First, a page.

The fin or baffle means 10 which is shown in FIGS. 6 and 7 may comprise first wings 20 and 20a having edges facing the smoke exhaust cylindrical member 7, second wings 21, 21a, 21b and 21c having hook-shaped edges and adjacent to the first wings 20 and 20a and third wings 22 and 22a circumferentially disposed between the second wings 21 and 21a and between the second wings 21b and 21c, respectively, and projected radially inwardly from the body 1. As noted from FIG. 7, spaces 23, 23a, 23b, 23c, 23d, 23e, 23f and 23g formed between the respective wings communicate with the top opening of the smoke exhaust cylindrical member 7.
Referring to the function of the fin means 10, as the smoke flows from the smoke exhaust passage 9 through the fin means 10, it is substantially uniformly divided by the baffle 10 and flows through the spaces 23 to 23g into the smoke exhaust cylindrical member S. Thus, it will be noted that the unbalanced smoke exhaust flow which would occur in the area of the smoke exhaust passage 9 because the cross-sectional area of the passage 9 is not identical to that of the opening of the smoke exhaust cylindrical member 7, is made substantially uniform by the fins 10 as previously described. The balanced or uniform flow prevents the smoke from filling the room R. As a result, the smoke can be exhausted out of the room in a smooth and effective manner.
As shown in FIG. 3, the smoke exhaust passage 9 may be preferably curved, which causes the smoke to flow in a smooth manner as indicated by the arrows in FIG. 3, because of the aerodynamic structure of the passage a. The smooth flow prevents the oil contained in the smoke from sticking the surface of the roaster body 1. It should be noted that the net-like plate 3 lies in a plane above that of the burners 6 so that articles placed thereon are not directly exposed to heat from the burners 6. Further so as to provide a more suitable temperature for cooking articles on the plate 3, the inner body 5 has a raised wall portion which surrounds the periphery of the plate 3 for maintaining heater air around the top of the plate 3 even though the exhaust system draws air downwardly and away from the plate 3. The raised wall portion of the body 5 also functions to maintain the cooking articles at a constant temperature without the ambient temperature substantially effecting the cooking process.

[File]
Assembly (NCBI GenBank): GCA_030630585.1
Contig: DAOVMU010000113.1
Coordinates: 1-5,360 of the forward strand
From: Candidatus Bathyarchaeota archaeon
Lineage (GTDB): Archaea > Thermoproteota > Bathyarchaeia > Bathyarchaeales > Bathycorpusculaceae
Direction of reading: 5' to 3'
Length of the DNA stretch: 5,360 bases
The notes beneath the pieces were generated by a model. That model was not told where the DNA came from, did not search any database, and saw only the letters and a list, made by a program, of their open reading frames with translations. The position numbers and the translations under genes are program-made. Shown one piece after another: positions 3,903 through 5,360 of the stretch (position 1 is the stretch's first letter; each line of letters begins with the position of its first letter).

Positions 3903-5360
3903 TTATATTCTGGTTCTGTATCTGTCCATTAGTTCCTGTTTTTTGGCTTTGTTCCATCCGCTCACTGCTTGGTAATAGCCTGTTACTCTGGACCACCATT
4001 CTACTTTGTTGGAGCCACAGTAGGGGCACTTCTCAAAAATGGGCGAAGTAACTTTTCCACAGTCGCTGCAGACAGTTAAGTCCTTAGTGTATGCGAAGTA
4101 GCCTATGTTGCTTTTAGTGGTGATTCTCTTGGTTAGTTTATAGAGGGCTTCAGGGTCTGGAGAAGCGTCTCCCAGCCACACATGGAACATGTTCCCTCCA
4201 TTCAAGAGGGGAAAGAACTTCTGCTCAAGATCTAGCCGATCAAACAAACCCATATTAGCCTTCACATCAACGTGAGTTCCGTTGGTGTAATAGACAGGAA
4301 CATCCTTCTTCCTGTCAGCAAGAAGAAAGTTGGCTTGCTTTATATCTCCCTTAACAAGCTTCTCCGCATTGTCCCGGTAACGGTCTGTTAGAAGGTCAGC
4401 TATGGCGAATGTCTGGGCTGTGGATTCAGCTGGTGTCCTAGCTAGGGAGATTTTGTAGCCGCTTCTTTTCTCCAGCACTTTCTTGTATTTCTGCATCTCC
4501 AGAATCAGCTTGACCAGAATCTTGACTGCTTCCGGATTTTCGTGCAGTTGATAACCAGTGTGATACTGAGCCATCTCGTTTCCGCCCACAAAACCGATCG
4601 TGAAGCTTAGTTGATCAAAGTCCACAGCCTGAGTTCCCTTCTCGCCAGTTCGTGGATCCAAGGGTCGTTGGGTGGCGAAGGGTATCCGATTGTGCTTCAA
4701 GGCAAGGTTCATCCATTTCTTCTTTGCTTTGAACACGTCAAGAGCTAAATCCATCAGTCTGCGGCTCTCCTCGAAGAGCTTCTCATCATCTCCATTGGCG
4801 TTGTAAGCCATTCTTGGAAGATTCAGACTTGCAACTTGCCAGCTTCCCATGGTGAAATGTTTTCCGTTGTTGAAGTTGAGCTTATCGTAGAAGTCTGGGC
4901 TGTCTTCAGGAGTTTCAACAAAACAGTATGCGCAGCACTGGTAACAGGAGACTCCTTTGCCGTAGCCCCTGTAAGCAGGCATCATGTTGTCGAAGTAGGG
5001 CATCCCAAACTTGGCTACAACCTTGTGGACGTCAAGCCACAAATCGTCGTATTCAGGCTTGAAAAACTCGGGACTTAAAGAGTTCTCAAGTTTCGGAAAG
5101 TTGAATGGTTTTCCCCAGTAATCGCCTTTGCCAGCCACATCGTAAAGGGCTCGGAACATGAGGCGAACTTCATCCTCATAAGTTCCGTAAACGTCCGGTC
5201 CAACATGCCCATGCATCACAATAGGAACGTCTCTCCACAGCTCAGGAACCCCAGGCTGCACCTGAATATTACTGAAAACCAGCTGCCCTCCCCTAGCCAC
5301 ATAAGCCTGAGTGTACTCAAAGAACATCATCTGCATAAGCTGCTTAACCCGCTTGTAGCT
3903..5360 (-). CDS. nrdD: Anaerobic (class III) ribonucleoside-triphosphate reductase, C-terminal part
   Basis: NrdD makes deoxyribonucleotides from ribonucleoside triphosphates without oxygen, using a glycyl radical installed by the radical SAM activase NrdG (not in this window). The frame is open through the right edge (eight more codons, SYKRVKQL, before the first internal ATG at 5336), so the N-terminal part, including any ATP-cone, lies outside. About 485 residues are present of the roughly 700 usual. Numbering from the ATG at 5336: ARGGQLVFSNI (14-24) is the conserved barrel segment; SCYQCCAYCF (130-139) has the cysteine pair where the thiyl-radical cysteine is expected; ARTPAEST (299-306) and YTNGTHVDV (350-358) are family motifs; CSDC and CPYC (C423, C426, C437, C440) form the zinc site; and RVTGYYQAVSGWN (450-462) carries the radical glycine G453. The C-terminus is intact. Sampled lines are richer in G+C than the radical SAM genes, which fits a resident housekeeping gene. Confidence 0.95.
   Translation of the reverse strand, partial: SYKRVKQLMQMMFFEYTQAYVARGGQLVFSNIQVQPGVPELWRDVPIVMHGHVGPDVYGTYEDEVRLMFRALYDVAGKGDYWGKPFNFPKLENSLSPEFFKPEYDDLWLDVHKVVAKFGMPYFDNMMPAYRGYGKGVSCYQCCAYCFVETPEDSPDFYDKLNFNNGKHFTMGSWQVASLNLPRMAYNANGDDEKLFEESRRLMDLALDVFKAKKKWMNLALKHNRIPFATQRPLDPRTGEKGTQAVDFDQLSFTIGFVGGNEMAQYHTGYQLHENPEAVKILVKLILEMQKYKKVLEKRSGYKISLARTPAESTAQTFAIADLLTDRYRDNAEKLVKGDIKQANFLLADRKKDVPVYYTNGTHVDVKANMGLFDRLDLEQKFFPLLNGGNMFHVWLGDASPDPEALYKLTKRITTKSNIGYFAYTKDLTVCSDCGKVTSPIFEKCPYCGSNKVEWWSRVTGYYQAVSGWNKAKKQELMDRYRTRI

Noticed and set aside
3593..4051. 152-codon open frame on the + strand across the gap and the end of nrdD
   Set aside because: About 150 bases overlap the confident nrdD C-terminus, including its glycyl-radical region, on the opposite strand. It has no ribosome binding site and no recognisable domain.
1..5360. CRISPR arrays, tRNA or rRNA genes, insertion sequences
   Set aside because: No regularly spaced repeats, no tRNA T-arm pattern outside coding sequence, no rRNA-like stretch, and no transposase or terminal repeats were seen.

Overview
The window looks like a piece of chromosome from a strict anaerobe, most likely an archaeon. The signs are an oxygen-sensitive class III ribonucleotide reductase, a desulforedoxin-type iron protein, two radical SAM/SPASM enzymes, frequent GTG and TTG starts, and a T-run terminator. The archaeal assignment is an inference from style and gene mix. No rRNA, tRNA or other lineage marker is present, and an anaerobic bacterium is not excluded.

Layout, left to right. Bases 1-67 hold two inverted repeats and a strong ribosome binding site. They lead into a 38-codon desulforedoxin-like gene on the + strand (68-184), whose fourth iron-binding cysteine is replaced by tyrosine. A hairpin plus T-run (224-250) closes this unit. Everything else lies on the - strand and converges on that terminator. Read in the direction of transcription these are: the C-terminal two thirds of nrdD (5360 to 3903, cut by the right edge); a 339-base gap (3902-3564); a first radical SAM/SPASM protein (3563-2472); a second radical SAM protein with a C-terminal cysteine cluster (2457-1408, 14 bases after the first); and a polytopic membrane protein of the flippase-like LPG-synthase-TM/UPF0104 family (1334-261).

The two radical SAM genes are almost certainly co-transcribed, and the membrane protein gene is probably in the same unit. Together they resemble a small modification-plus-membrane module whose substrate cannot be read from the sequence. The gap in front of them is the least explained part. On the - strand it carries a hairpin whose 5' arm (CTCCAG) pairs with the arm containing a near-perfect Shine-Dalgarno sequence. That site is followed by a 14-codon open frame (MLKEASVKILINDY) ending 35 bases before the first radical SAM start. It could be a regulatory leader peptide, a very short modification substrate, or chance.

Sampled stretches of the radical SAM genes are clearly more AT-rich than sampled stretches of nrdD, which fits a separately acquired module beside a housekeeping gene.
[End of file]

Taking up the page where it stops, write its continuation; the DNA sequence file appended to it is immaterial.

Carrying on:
Although a preferred embodiment of the invention has been illustrated and described with reference to the accompanying drawings, it will be understood to those skilled in the art that the preferred embodiment is by way of example and that various changes and modification may be made without departing from the spirit and scope of the invention, which is intended to be defined by the appended claims.
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|U.S. Classification||126/299.00R, 126/41.00R, 99/446|
|International Classification||F24C15/20, A47J37/06|
|Cooperative Classification||A47J37/06, F24C15/2042|
|European Classification||F24C15/20F, A47J37/06|